The discovery of mercapturic acids occurred in two labs in 1879. E.Baumann and C.Preuss were members of the Physiological Institute of the University of Berlin and examined the metabolism of bromobenzene fed to dogs. They discovered that, in addition to sulfate(s) there was a second sulfur containing metabolite in the urine of the dogs which they named as a mercapturic acid.1
In addition, they found out that hydrolysis of this metabolite yielded acetic acid and para-bromo phenylmercaptan. In the same year M.Jaffe, in Konigsberg, elucidated the biotransformation of chlorobenzene and iodobenzene finding that they also formed mercapturic acids.2 Only 5 years later Baumann reported the correct structure of the mercapturic acids as acetyl cysteine conjugates.3
In 1888 J. de Rey-Pailhade described his discovery of a substance he found widely distributed in nature having the ability to hydrogenate sulfur.8He named the substance philothion based on its reactivity towards sulfur. F.G.Hopkins was able to crystallize the substance from yeast extracts and initially characterized it as a dipeptide of glutamic acid and cysteine.9 Based on this structure Hopkins suggested the name "glutathione" After work by Hunter and Eagles called the dipeptide structure into question,10 Hopkins used improved purification techniques to establish the fact that glutathione (pictured right) was in fact a tripeptide containing cysteine, glutamic acid and glycine.11 Pirie and Pinhey deduced the tripeptide sequence based on titration data12 and this was later confirmed by the synthetic work of Harington and Mead.13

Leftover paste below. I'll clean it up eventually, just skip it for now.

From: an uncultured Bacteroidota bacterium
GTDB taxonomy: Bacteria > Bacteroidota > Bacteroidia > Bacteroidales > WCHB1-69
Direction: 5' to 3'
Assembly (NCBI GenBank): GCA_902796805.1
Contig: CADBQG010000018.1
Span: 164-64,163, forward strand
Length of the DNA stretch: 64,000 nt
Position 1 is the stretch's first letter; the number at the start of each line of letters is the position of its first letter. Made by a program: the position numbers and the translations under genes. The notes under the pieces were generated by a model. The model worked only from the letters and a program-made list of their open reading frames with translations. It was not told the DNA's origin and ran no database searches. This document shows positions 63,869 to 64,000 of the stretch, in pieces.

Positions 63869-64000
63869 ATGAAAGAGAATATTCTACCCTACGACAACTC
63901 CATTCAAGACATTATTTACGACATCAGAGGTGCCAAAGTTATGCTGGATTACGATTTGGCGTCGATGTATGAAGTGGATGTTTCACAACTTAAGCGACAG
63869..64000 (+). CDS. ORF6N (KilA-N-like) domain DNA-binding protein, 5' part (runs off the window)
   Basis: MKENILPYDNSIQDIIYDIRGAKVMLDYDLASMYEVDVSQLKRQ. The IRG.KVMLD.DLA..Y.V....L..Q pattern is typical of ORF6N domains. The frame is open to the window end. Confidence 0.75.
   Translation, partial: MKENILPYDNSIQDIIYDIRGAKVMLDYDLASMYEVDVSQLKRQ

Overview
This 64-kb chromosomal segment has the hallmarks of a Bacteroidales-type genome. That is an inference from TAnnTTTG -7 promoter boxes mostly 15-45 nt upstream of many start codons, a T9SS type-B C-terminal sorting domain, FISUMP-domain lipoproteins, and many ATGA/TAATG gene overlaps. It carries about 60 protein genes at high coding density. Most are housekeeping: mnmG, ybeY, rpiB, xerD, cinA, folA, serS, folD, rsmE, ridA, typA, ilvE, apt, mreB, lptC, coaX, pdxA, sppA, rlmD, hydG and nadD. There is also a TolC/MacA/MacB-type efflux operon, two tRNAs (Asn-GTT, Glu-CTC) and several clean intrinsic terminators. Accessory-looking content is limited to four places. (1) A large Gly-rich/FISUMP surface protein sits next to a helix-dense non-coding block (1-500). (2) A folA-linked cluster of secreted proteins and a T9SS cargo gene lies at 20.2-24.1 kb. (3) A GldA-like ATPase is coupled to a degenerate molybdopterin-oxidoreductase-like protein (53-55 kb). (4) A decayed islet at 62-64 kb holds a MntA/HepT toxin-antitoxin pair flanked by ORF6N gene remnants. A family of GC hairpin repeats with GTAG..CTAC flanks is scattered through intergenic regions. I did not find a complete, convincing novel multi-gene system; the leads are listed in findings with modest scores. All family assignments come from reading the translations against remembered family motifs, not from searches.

The complete metabolic sequence however, starting with glutathione conjugation, remained unknown for over 70 years. The relationship between glutathione conjugation and the formation of mercapturic acids was initially characterized in 1959 at University of Birmingham by S.P.James, M.M.Barnes P.B.Wood, H.G.Bray and T.J.Franklin. They showed that administration of a mercapturic acid precursor led to a drop in liver glutathione levels commensurate with the amount of mercapturic acid formed.4 They went on to show that S-(p-Cl-benzyl) glutathione was converted in vitro to S-p-Cl benzyl cysteine5 and this compound could be acetylated by liver preparations.6 Two years later, J.Booth, E.Boyland and P. Sims described the direct enzymatic formation of glutathione conjugates7 providing the backdrop for the investigation of glutathione tranferases in modern times.
Ref: 1E.Baumann and C.Preuss, Ber.deut.chem.Ges.,12:806(1879)2 M.Jaffe, Ber.deut.chem.Ges.12:1092(1879).3 E. Baumann, Z.Physiol.Chem.8:299 (1884)4 M.M.Barnes, S.P.James and P.B.Wood, Biochem.J.71:680(1959)5 H.G.Bray, T.J.Franklin and S.P.James, Biochem.J.71:690(1959)6 G.Bray, T.J.Franklin and S.P.James, Biochem. J.73:465(1959).7 J.Booth, E.Boyland and P.Sims, Biochem.J.79:516(1961) 8J. de Rey Pailhade, Bull.Soc.Hist.Nat.Toulouse,173(1888)9 F.G.Hopkins, Biochem.J. 15:286 (1921)10G. Hunter, B.A.Eagles, J.Biol. Chem. 72:703(1927)11F.G.Hopkins,J.Biol.Chem.84:269(1929) 12N.W.Pirie, and K.G.Pinhey, J.Biol. Chem. 84:657(1929)13C.R.Harington, and T.H.Mead,Biochem. J.29:1602(1935)